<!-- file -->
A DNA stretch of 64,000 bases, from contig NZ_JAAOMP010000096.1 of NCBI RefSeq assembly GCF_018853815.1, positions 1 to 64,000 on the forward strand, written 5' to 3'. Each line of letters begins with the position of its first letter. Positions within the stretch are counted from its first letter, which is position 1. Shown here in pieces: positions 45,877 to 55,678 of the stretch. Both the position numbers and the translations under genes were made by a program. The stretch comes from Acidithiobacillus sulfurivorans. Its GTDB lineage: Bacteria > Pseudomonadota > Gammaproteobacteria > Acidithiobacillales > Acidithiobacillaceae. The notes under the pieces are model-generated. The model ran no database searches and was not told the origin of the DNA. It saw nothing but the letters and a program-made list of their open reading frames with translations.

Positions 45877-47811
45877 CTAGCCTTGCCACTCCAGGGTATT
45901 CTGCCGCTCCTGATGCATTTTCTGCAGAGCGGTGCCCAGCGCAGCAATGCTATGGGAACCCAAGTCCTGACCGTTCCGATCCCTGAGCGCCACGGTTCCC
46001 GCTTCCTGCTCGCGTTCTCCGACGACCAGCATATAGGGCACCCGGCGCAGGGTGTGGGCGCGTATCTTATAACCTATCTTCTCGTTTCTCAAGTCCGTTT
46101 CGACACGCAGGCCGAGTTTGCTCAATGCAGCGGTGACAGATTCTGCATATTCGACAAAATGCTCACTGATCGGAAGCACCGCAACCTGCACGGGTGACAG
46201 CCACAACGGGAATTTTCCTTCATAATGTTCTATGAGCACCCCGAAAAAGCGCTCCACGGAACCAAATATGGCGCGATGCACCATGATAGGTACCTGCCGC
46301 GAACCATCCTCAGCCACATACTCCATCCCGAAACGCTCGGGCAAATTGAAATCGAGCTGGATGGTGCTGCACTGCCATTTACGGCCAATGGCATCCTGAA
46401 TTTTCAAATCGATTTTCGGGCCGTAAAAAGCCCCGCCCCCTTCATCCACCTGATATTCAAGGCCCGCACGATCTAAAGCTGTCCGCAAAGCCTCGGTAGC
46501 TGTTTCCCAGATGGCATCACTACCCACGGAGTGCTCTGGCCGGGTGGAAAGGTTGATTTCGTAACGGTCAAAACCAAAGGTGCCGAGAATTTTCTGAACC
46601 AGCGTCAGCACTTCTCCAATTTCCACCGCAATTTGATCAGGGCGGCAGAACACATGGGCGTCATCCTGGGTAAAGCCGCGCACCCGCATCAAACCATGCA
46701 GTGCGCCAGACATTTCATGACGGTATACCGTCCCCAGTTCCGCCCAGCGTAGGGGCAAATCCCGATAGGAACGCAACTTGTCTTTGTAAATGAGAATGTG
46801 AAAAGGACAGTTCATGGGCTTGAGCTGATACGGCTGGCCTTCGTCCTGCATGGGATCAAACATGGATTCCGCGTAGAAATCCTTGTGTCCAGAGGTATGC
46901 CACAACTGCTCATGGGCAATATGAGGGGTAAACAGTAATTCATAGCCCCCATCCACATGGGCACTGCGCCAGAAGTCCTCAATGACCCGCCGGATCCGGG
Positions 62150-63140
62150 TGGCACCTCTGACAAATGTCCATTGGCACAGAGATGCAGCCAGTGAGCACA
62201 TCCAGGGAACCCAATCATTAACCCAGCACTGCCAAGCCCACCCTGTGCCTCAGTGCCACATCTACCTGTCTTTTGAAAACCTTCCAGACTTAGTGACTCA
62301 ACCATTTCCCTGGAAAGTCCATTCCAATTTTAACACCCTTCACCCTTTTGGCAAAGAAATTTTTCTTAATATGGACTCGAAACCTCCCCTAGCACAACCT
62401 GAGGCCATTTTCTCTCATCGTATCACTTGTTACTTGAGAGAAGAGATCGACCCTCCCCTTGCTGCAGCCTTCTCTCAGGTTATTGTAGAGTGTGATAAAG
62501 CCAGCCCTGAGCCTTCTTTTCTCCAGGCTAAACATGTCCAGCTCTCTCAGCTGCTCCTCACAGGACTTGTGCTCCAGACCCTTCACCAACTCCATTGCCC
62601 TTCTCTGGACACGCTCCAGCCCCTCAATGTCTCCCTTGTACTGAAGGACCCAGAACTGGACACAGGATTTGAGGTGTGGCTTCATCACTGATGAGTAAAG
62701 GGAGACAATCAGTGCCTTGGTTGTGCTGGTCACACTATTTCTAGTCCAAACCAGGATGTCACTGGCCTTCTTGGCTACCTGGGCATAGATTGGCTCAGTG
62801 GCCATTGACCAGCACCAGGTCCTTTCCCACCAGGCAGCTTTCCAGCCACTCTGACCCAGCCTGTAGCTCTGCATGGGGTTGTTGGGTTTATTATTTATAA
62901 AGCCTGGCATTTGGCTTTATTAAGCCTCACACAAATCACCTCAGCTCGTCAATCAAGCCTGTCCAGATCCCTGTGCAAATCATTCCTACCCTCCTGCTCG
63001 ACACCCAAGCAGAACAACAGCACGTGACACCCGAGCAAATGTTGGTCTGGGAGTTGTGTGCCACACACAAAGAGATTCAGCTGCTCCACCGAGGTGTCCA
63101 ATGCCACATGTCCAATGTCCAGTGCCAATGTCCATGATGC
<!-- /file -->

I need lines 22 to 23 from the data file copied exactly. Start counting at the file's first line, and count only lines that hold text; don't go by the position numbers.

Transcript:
62701 GGAGACAATCAGTGCCTTGGTTGTGCTGGTCACACTATTTCTAGTCCAAACCAGGATGTCACTGGCCTTCTTGGCTACCTGGGCATAGATTGGCTCAGTG
62801 GCCATTGACCAGCACCAGGTCCTTTCCCACCAGGCAGCTTTCCAGCCACTCTGACCCAGCCTGTAGCTCTGCATGGGGTTGTTGGGTTTATTATTTATAA